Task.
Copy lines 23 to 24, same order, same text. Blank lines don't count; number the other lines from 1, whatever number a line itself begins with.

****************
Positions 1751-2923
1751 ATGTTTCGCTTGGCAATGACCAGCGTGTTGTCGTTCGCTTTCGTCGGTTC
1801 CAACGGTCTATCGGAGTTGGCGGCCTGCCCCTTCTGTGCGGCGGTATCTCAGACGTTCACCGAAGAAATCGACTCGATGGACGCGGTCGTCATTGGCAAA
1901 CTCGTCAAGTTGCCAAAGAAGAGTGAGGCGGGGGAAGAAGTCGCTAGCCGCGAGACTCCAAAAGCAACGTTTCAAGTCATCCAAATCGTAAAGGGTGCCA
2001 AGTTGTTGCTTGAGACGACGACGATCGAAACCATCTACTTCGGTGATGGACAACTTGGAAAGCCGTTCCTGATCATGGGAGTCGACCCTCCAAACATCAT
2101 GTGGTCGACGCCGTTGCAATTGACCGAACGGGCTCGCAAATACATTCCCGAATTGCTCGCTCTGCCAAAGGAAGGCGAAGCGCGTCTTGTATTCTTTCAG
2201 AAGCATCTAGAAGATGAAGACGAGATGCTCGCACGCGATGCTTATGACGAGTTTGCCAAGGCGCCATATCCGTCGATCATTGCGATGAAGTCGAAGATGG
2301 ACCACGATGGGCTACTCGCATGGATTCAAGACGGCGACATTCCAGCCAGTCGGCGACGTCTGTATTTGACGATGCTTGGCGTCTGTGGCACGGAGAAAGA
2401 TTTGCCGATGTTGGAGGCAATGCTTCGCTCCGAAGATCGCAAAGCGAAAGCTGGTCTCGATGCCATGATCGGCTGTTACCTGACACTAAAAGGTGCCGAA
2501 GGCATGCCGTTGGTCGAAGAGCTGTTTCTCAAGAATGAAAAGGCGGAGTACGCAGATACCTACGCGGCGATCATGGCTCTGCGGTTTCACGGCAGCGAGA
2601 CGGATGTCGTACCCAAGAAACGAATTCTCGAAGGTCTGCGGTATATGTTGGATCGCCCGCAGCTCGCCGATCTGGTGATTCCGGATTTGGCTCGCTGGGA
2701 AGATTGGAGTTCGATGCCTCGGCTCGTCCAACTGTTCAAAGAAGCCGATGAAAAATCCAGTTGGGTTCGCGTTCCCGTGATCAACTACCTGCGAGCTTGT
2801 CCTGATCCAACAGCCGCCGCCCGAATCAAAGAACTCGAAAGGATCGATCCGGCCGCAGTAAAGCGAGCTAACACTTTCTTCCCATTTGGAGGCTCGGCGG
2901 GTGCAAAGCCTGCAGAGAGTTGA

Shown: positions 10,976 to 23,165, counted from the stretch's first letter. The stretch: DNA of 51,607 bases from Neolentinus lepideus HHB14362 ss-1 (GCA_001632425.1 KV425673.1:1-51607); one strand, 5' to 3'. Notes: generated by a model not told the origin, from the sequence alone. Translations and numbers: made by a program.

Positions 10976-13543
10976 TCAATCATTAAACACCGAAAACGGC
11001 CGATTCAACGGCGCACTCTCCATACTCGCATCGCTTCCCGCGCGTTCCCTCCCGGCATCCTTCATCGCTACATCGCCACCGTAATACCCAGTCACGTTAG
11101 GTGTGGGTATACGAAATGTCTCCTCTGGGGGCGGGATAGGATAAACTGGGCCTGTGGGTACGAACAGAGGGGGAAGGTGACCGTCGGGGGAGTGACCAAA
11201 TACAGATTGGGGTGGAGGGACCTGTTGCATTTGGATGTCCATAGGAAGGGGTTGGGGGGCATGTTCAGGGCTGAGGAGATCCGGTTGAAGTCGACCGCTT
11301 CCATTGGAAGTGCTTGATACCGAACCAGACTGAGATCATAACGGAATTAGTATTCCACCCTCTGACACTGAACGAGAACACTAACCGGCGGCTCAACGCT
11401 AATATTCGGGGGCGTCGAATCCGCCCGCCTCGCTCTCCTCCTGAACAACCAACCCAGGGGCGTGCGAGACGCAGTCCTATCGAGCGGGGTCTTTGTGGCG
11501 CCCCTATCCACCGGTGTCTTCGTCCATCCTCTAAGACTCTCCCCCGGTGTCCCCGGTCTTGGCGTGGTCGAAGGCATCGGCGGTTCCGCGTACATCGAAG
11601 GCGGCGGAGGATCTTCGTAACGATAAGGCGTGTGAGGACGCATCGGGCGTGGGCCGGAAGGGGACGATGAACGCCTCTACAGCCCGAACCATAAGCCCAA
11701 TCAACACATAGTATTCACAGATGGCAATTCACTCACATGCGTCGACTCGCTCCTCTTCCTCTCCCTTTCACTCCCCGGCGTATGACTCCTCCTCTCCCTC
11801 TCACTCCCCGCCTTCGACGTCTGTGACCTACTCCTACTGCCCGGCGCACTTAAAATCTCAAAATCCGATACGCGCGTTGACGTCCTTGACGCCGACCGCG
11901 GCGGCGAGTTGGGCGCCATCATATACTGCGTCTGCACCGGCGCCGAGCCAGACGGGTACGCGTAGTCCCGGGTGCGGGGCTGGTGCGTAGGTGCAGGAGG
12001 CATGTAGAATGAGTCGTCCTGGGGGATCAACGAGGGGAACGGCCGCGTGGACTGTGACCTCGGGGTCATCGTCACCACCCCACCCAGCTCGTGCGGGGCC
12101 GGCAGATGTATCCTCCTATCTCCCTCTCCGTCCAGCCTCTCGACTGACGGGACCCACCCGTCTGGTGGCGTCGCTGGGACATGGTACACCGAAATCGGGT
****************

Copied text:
11501 CCCCTATCCACCGGTGTCTTCGTCCATCCTCTAAGACTCTCCCCCGGTGTCCCCGGTCTTGGCGTGGTCGAAGGCATCGGCGGTTCCGCGTACATCGAAG
11601 GCGGCGGAGGATCTTCGTAACGATAAGGCGTGTGAGGACGCATCGGGCGTGGGCCGGAAGGGGACGATGAACGCCTCTACAGCCCGAACCATAAGCCCAA